It has been suggested that one in five riders will be injured due to a fall from a horse, resulting in severe head or torso injuries. Attempts to reduce injury have primarily focussed on low level risk controls, such as helmets. In comparison, risk mitigation in high risk workplaces and sports is directed at more effective and preventative controls like training, consultation, safe work procedures, fit for purpose equipment and regular Workplace Health and Safety (WHS) monitoring. However, there has been no systematic consideration of the risk-reduction benefits of applying a WHS framework to reducing horse-related risks in workplaces, let alone competition or leisure contexts. In this article, we discuss the different dimensions of risk during human–horse interaction: the risk itself, animal, human and environmental factors and their combinations thereof. We consider the potential of the WHS framework as a tool for reducing (a) situation-specific hazards, and (b) the risks inherent in and arising from human–horse interactions. Whilst most—if not all—horses are unpredictable, the majority of horse-related injuries should be treated as preventable. The article concludes with a practical application of WHS to prevent horse-related injury by discussing effective evidence-based guidelines and regulatory monitoring for equestrian sectors. It suggests that the WHS framework has significant potential not only to reduce the occurrence and likelihood of horse-related human accident and injury, but to enable systematic accident analysis and investigation of horse-related adverse events. Full article
(This article belongs to the Special Issue Horses and Risk)
Open AccessArticle
Changing Human-Animal Relationships in Sport: An Analysis of the UK and Australian Horse Racing Whips Debates
Animals 2016, 6(5), 32; https://doi.org/10.3390/ani6050032
Received: 9 March 2016 / Revised: 11 April 2016 / Accepted: 28 April 2016 / Published: 3 May 2016
Cited by 6 | Viewed by 2259 | PDF Full-text (221 KB) | HTML Full-text | XML Full-text
Abstract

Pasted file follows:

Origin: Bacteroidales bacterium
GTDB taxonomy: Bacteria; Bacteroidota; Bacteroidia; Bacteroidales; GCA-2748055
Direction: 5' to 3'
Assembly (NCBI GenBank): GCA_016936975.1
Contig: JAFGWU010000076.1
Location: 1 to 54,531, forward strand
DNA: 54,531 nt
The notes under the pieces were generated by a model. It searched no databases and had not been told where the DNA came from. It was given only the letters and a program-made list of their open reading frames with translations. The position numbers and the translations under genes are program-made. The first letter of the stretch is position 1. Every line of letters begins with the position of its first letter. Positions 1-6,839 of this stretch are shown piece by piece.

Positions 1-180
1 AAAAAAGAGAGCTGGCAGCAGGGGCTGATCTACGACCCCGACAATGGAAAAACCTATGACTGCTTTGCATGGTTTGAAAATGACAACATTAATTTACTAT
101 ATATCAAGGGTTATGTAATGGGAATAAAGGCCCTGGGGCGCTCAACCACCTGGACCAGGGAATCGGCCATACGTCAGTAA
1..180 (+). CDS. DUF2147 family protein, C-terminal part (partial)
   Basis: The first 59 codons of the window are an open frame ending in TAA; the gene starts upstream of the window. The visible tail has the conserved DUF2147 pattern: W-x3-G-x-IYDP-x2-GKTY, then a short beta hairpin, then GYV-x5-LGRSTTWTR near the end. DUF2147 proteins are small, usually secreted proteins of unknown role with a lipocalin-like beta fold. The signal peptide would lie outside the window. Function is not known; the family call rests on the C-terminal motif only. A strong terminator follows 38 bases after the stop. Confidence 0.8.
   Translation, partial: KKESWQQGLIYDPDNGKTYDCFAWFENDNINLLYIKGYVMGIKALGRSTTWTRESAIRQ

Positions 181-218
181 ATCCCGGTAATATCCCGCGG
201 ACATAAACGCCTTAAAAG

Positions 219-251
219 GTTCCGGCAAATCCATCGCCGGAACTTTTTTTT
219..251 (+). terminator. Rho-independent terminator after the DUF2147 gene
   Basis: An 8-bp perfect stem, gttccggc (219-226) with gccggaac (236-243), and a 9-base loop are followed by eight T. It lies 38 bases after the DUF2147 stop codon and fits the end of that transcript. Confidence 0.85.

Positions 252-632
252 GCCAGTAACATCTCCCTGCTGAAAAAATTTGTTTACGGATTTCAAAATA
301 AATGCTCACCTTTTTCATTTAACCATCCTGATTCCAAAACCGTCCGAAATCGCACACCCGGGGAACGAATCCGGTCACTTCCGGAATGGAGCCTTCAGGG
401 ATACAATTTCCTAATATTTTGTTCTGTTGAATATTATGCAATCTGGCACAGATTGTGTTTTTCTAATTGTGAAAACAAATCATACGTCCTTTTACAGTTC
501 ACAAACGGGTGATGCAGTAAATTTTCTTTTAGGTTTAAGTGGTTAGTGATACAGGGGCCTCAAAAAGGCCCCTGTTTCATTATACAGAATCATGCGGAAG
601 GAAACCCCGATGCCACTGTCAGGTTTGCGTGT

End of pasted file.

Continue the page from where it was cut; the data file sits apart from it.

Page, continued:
Changing social values and new technologies have contributed to increasing media attention and debate about the acceptable use of animals in sport. This paper focuses on the use of the whip in thoroughbred horse racing. Those who defend its use argue it is [...] Read more.
Changing social values and new technologies have contributed to increasing media attention and debate about the acceptable use of animals in sport. This paper focuses on the use of the whip in thoroughbred horse racing. Those who defend its use argue it is a necessary tool needed for safety, correction and encouragement, and that it does not cause the horse any pain. For those who oppose its use, it is an instrument of cruelty. Media framing is employed to unpack the discourses played out in print and social media in the UK (2011) and Australia (2009) during key periods of the whip debate following the introduction of new whip rules. Media coverage for the period August 2014–August 2015 for both countries is also considered. This paper seeks to identify the perceptions of advocates and opponents of the whip as portrayed in conventional and social media in Australia and the UK, to consider if these perceptions have changed over time, and whose voices are heard in these platforms. This paper contributes to discussions on the impacts that media sites have either in reinforcing existing perspectives or creating new perspectives; and importantly how this impacts on equine welfare. Full article